Everyone understands that competent planning and uniform execution of tasks is the most optimal option, which helps to finish work calmly and on time. However, what if there is very little time left before the deadline, and the amount of work is objectively too large? Collected in one article surprisingly simple and effective advice.
Assess your strength
If you understand that missing the deadline is inevitable, even with your maximum productivity, tell about it in advance. This way you are more likely to not let the client down and reduce the negative consequences for sure.
And to understand that there is only one way out of the situation: to work as hard as possible. The stress of approaching the deadline motivates and prevents procrastination, but if your panic interferes with your work, then you need to get rid of it. Make fear work for you.
Things to Avoid:
Most often, approaching deadlines is associated with lack of sleep, poor nutrition, and a complete lack of sports. However, if you need to work at an accelerated pace for more than two days, then this approach will only worsen your results.
Lack of sleep reduces productivity.
Sport improves brain function.
Poor nutrition affects performance.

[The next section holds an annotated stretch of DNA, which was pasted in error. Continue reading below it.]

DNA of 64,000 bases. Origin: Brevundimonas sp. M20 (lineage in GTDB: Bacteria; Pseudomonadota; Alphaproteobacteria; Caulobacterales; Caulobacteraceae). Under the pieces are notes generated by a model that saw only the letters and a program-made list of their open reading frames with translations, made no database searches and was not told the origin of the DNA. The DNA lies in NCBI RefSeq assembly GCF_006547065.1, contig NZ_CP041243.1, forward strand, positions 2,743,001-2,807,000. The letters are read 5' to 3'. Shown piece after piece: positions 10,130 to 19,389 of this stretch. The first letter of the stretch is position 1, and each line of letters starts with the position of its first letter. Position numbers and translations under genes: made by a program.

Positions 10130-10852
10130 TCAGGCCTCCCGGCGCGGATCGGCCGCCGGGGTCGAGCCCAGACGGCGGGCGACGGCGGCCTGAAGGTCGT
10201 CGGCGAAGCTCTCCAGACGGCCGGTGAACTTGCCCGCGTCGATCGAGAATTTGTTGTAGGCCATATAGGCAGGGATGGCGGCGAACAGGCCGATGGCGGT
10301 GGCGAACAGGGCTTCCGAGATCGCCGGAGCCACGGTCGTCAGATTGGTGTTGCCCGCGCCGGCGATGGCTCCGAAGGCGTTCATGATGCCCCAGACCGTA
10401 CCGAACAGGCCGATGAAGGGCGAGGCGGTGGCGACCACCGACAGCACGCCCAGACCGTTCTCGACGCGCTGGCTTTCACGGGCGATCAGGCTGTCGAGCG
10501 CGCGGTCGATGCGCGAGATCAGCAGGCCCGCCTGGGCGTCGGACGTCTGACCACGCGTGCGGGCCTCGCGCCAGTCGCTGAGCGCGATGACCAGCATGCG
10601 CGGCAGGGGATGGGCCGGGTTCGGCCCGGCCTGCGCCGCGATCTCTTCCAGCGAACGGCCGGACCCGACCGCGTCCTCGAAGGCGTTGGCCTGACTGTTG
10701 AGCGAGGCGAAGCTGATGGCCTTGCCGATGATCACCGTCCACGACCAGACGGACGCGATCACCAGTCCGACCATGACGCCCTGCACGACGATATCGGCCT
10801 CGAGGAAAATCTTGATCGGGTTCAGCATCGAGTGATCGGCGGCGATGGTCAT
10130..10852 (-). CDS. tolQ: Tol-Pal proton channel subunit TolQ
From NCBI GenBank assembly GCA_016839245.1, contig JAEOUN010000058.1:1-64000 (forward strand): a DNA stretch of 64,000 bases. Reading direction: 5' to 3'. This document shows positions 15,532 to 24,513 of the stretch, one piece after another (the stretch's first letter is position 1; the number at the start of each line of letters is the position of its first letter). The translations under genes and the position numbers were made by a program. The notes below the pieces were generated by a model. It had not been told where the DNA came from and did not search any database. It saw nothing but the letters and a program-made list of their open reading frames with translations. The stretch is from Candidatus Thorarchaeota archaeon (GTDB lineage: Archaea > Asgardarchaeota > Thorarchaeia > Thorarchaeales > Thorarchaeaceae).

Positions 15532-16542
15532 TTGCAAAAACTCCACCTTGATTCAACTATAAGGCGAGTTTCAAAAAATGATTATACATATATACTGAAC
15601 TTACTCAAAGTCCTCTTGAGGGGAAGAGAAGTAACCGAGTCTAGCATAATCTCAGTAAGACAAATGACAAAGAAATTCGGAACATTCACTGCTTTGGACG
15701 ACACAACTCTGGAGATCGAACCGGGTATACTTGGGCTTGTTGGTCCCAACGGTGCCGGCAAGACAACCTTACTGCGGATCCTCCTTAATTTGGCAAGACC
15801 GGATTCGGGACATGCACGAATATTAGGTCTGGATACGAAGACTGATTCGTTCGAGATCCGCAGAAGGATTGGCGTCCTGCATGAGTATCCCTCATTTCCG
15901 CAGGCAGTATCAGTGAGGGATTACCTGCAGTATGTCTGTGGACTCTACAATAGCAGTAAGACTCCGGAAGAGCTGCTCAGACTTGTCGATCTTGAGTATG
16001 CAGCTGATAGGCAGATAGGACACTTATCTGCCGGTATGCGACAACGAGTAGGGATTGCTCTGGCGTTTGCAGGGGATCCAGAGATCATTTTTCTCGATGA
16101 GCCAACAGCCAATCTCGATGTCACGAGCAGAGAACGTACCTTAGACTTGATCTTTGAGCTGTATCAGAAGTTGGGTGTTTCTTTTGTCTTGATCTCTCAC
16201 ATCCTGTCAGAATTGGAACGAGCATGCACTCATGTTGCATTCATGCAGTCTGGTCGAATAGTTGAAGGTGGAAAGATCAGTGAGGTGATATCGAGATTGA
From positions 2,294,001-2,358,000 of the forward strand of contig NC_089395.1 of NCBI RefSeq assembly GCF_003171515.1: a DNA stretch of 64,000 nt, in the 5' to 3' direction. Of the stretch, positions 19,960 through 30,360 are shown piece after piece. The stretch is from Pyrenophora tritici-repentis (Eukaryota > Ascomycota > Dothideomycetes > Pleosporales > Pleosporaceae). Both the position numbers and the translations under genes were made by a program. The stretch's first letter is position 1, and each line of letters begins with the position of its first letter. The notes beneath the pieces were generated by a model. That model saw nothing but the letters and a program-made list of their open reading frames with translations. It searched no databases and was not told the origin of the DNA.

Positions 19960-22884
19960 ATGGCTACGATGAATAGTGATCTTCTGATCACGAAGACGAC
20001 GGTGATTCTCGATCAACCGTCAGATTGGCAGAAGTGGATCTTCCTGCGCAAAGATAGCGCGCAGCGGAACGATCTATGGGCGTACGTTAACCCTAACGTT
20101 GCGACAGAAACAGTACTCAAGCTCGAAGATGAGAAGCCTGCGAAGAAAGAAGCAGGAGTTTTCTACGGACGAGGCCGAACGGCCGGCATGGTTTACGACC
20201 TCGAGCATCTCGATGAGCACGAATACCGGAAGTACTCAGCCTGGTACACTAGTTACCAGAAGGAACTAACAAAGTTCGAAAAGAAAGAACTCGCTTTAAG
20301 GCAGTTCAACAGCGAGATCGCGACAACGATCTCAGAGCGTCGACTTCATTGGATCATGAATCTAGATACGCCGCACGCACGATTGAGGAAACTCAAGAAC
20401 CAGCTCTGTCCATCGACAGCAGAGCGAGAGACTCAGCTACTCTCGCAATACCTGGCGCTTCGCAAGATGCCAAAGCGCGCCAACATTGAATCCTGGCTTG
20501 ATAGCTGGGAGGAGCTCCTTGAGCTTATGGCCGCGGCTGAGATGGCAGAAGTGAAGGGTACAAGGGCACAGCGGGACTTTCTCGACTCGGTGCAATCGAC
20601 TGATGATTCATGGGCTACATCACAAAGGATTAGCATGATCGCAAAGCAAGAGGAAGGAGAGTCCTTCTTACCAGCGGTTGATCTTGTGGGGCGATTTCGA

Fear of asking for help
Before the deadline, all means are good, especially the ability to delegate something. Ask for help, promising in return something of equal value in the future, and you may not be denied support. Remember that you are in distress and the consequences of missing a deadline are far more dire than a refusal to ask for help.
WOW: some people are more deadline-oriented than others
Experienced managers know that different people respond to different incentives. In this case, much is determined by the specifics of the profession. If the reporter’s work is connected with the daily news, then he will strictly adhere to the deadlines. Moreover, he does not have to be strongly motivated – he already knows what and when to do. Others, on the contrary, require additional control. This does not mean that they are bad workers, they are just different people, warns Richard Boyatzis. After all, competent management is built primarily on getting to know the people with whom you work, and deadlines are used as one of the tools for timely completion of work.
Many experts advise setting “personal deadlines” that are several days ahead of the date someone else sets for you. This is a great way to set aside a “slack” if circumstances are such that the project will take longer than you expected. Timing should be seen as an internal, not an external motivator. Why is it important? Because psychologically, we stop relying on other people to set time boundaries. As a result, we begin to do what we are obliged to do at the right time for us. Also, external motivators can always be justified (“this deadline is not that important”, “no one will notice a two-day delay”). But intrinsic motivators don’t have qualifiers – we set them ourselves, and we decided that we would do it, regardless of the time frame other people set for us.